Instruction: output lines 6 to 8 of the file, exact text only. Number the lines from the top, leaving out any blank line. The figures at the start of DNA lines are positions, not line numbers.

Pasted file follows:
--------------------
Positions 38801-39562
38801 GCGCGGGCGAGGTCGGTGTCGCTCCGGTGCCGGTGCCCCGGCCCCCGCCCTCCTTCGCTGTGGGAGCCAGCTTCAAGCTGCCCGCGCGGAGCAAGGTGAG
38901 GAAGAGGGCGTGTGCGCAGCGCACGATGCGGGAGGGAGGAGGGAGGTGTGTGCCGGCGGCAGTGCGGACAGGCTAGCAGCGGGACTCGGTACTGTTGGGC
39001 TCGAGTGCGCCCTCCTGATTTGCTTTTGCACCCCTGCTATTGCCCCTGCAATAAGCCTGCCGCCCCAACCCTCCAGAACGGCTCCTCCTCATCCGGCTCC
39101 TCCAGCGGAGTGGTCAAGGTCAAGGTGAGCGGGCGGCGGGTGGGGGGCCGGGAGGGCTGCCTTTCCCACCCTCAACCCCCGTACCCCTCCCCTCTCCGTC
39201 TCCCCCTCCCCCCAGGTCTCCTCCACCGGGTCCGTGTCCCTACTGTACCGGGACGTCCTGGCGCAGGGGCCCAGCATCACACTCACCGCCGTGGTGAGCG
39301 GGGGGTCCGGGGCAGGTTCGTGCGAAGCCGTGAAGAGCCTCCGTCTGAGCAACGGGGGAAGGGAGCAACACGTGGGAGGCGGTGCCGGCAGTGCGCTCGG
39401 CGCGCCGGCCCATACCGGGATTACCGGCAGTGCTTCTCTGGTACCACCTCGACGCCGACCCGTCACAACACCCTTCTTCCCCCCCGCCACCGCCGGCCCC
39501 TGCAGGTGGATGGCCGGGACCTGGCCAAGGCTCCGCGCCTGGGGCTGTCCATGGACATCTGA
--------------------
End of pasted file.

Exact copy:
39201 TCCCCCTCCCCCCAGGTCTCCTCCACCGGGTCCGTGTCCCTACTGTACCGGGACGTCCTGGCGCAGGGGCCCAGCATCACACTCACCGCCGTGGTGAGCG
39301 GGGGGTCCGGGGCAGGTTCGTGCGAAGCCGTGAAGAGCCTCCGTCTGAGCAACGGGGGAAGGGAGCAACACGTGGGAGGCGGTGCCGGCAGTGCGCTCGG
39401 CGCGCCGGCCCATACCGGGATTACCGGCAGTGCTTCTCTGGTACCACCTCGACGCCGACCCGTCACAACACCCTTCTTCCCCCCCGCCACCGCCGGCCCC